Leaving no-one behind: How can we be more inclusive in our data – Executive Summary

Published:
28 September 2021
Last updated:
14 October 2021

Introduction

Who we are

In October 2020, the National Statistician invited us, a diverse group of senior academics and civil society leaders with wide ranging expertise across equalities topics, methodologies, geographies, and data ethics, to form an independent taskforce, chaired by Dame Moira Gibb. Our purpose was to develop recommendations on how best to make a step-change in the inclusivity of UK data and evidence.

We were asked to look at four important questions:

  1. How can we improve inclusiveness in the collection, analysis and reporting of data and evidence in the UK?
  2. How can we make most effective use of existing data, such as administrative, census and survey data to understand equalities and inclusion?
  3. What are the critical data gaps that hinder our understanding of equalities and inclusion and how can we address them?
  4. How can we build on our own and others’ experiences in improving our approach to equalities and inclusion going forward?

We are very grateful to all those who shared their views and experiences with us and have tried to do justice in our recommendations to the wealth of information that they gave us. For those interested in having a more detailed look at the main findings, recommendations and findings from each of the consultation activities have been published separately and are available to view online.

This summary report is also available in Welsh, Polish, Romanian, Punjabi, Mandarin, Cantonese, Arabic and Farsi.

Easy Read versions of this report are also available in Welsh, Polish, Romanian, Punjabi, Mandarin, Cantonese, Arabic and Farsi.

If you require another format, please email us at equalities@ons.gov.uk or call 0800 298 5313.

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What we did

We began by commissioning a range of activities to listen to and learn from people across the UK, including those who may be asked to participate in research and share their data with researchers, and those who collect or use data and evidence. This involved:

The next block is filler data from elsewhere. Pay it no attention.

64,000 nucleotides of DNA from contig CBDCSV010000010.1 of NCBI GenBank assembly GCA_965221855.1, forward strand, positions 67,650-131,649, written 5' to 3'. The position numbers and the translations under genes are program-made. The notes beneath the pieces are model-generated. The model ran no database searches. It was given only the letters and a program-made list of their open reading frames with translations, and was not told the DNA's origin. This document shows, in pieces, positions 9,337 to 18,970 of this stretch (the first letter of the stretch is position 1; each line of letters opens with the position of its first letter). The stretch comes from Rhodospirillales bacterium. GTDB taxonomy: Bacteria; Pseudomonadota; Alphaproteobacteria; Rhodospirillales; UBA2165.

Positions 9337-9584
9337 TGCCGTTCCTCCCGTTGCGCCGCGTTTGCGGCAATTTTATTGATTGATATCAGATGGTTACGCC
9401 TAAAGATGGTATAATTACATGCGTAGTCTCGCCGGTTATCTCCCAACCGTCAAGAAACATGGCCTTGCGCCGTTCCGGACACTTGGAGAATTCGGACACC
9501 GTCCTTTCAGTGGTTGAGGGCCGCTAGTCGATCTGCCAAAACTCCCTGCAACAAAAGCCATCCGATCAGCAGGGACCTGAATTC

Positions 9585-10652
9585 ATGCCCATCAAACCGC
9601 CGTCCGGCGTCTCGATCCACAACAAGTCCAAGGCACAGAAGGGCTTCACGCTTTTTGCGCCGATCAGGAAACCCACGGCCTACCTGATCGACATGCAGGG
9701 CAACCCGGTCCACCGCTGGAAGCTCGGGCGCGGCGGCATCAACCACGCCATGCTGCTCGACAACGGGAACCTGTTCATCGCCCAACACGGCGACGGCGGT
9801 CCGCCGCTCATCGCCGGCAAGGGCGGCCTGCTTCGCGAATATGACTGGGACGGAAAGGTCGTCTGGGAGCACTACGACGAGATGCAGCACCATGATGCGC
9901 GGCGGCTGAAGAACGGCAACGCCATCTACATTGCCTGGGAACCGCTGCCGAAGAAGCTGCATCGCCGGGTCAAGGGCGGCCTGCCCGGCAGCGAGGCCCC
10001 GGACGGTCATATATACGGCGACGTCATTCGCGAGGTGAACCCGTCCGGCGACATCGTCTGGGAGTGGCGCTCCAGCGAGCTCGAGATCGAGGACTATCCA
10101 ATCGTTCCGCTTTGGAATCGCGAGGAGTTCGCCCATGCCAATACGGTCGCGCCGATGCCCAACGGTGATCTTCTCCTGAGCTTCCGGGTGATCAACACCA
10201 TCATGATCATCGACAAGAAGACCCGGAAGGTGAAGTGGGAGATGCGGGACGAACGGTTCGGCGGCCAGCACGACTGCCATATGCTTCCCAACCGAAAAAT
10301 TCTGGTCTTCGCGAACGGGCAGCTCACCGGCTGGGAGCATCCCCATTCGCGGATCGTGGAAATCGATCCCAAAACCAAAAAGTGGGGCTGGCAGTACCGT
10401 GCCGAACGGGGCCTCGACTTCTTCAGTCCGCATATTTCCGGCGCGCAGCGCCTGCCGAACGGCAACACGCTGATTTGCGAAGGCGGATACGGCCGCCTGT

• a 12-week online open consultation on CitizenSpace
  • seven roundtable discussions and six in-depth interviews with senior central and local government representatives, and those in the devolved nations
  • four roundtable discussions and two in-depth interviews with senior academics and representatives of learned societies
  • discussions with over 80 civil society leaders working in 15 different equalities areas
  • discussions with over 90 members of the public with lived experience of equalities issues

Participants in the discussions and in-depth interviews were drawn from a range of  backgrounds and were selected based on the equalities work that currently takes place.

Consultation events were held online, as they took place during the pandemic, when face-to-face meetings were restricted. To ensure we heard from people who may be less able to access the internet, we also did a paper-based consultation by post with those at risk of digital exclusion.

Additionally, we considered papers and presentations on a wide range of topics relating to inclusive data and evidence. Other groups and organisations also invited us to events that they organised and provided us with written submissions to contribute their perspectives to the consultation.

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